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Dental Health and Dry Mouth

We all need saliva to moisten and cleanse our mouths and digest food. Saliva also prevents infection by controlling bacteria and fungi in the mouth. 

When you don't make enough saliva, your mouth gets dry and uncomfortable. Fortunately, many treatments can help against dry mouth, also called xerostomia.

What Causes Dry Mouth?

Causes of dry mouth include:

  • Side effect of certain medical treatments. Damage to the salivary glands, the glands that make saliva, can reduce the amount of saliva produced. For example, the damage could stem from radiation to the head and neck, and chemotherapy treatments, for cancer.
  • Nerve damage. Dry mouth can be a result of nerve damage to the head and neck area from an injury or surgery.
  • Dehydration. Conditions that lead to dehydration, such as fever, excessive sweating, vomiting, diarrhea, blood loss, and burns can cause dry mouth.
  • Surgical removal of the salivary glands.
  • Lifestyle. Smoking or chewing tobacco can affect how much saliva you make and aggravate dry mouth. Breathing with your mouth open a lot can also contribute to the problem.

What Are the Symptoms of Dry Mouth?

Common symptoms include:

  • A sticky, dry feeling in the mouth
  • Frequent thirst
  • Sores in the mouth; sores or split skin at the corners of the mouth; cracked lips
  • A dry feeling in the throat
  • A burning or tingling sensation in the mouth and especially on the tongue
  • A dry, red, raw tongue
  • Problems speaking or trouble tasting, chewing, and swallowing
  • Hoarseness, dry nasal passages, sore throat
  • Bad breath

Why Is Dry Mouth a Problem?

Besides causing the symptoms mentioned above, dry mouth also raises your risk of gingivitis (gum disease), tooth decay, and mouth infections, such as thrush.

Dry mouth can also make it hard to wear dentures.

How Is Dry Mouth Treated?

If you think your dry mouth is caused by certain medication you're taking, talk to your doctor. The doctor may adjust the dose you're taking or switch you to a different drug that doesn't cause dry mouth.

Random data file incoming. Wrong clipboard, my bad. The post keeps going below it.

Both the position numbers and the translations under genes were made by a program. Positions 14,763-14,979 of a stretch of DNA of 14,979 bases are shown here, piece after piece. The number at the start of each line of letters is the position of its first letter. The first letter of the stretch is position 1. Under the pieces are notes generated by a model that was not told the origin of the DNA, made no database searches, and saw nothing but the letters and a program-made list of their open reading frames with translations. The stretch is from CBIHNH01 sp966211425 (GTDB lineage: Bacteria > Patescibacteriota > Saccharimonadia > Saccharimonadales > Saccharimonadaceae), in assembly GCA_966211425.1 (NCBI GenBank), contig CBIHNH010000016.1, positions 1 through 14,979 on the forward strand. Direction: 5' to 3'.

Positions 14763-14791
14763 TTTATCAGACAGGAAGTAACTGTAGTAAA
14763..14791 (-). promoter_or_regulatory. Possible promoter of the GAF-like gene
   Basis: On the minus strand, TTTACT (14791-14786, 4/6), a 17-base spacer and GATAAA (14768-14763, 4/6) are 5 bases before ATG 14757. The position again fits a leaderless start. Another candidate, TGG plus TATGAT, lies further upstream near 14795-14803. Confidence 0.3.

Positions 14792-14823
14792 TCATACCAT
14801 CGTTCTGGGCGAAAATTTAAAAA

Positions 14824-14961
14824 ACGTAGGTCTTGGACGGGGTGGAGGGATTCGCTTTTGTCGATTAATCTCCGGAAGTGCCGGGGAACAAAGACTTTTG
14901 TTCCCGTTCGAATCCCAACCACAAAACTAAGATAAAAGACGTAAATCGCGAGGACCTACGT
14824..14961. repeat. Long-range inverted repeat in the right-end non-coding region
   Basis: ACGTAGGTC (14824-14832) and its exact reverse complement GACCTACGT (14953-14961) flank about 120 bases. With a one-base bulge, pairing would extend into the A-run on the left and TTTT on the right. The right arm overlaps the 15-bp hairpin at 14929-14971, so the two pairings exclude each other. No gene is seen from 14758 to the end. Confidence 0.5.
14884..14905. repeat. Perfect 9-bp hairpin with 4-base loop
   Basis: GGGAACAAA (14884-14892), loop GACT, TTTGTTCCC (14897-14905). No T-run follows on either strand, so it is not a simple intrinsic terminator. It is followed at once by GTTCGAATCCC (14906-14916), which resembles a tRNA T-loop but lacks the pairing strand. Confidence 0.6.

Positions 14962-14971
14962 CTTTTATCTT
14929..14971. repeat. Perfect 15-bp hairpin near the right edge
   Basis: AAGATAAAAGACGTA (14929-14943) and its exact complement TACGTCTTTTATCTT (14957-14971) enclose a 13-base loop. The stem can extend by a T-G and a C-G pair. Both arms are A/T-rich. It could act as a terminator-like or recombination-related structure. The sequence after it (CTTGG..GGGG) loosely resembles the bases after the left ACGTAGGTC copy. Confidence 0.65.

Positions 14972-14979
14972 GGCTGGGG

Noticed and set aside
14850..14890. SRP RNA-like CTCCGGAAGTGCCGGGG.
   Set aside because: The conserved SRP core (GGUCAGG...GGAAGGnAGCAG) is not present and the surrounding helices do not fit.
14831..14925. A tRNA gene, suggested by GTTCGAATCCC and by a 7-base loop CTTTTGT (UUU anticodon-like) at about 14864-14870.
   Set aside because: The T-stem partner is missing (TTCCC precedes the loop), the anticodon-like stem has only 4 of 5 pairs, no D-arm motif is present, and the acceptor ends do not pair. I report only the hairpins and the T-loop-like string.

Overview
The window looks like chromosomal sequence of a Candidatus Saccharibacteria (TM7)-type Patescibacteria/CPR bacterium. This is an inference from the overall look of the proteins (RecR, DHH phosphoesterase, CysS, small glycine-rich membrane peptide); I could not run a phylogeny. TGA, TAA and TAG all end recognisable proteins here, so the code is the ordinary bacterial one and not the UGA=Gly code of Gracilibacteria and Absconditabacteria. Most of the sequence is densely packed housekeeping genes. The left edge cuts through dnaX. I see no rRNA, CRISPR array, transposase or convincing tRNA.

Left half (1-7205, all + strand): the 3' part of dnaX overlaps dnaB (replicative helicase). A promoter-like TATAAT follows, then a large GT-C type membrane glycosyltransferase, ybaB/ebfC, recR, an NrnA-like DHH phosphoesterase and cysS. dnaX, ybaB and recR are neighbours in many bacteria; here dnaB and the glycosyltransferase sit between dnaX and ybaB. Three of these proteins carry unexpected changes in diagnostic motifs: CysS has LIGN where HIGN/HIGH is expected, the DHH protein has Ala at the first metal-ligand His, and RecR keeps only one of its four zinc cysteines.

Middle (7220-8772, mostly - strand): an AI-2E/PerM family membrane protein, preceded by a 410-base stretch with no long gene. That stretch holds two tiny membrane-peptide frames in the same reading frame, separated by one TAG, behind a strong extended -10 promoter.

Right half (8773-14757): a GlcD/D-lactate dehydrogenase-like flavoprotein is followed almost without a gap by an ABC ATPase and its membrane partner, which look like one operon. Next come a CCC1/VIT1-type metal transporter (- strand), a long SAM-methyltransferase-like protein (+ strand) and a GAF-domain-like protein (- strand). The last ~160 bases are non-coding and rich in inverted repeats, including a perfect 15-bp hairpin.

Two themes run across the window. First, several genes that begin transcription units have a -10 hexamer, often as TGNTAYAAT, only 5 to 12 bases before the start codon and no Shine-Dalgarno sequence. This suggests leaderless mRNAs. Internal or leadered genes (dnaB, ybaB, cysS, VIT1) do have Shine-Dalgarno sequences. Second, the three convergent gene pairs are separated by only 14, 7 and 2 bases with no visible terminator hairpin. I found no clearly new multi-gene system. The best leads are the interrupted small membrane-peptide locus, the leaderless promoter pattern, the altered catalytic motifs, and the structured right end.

The doctor may also prescribe an oral rinse to restore mouth moisture. If that doesn't help, he or she may prescribe a medication that boosts saliva production called Salagen.

You can also try these other steps, which may help improve saliva flow:

  • Suck on sugar-free candy or chew sugar-free gum.
  • Drink plenty of water to help keep your mouth moist.
  • Brush with a fluoridetoothpaste, use a fluoride rinse, and visit your dentist regularly.
  • Breathe through your nose, not your mouth, as much as possible.
  • Use a room vaporizer to add moisture to the bedroom air.
  • Use an over-the-counter artificial saliva substitute.

WebMD Medical Reference

Reviewed by Michael Friedman, DDS on August 25, 2014
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How Do I Measure Up? Get the Facts Fast!

Number of Days Per Week I Floss

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Only 18.5% of Americans never floss. You are missing out on a simple way to make a big difference in the health of your mouth. Regardless of how well you brush, plaque still forms between your teeth and along your gums. Floss removes food trapped between the teeth and removes the film of bacteria that forms there before it turns to plaque, which can cause inflamed gums (gingivitis), cavities, and tooth loss. Try flossing just one tooth to get started.

You are one of 31% of Americans who don't floss daily. You are missing out on a simple way to make a big difference in the health of your mouth. Regardless of how well you brush, plaque still forms between your teeth and along your gums. Toothbrush bristles alone cannot clean effectively between these tight spaces. Flossing removes up to 80% of the film that hardens to plaque, which can cause inflamed gums (gingivitis), cavities, and tooth loss. Aim for 3 more days!

You are one of 31% of Americans who don't floss daily, but you're well on your way to making a positive impact on your teeth and gums. Regardless of how well you brush, plaque still forms between your teeth and along your gums. Toothbrush bristles alone cannot clean effectively between these tight spaces. Flossing removes up to 80% of the film that hardens to plaque, which can cause inflamed gums (gingivitis), cavities, and tooth loss. Aim for all 7 days!

Only 50.5% of Americans floss daily, and good for you that you are one of them! Regardless of how well you brush, plaque still forms between your teeth and along your gums. Toothbrush bristles alone cannot clean effectively between these tight spaces. Flossing removes up to 80% of the film that hardens to plaque, which can cause inflamed gums (gingivitis), cavities, and tooth loss. Congratulations on your good oral health habit!

SOURCES:

American Dental Association, Healthy People 2010

This tool is intended only for adults 18 and older.

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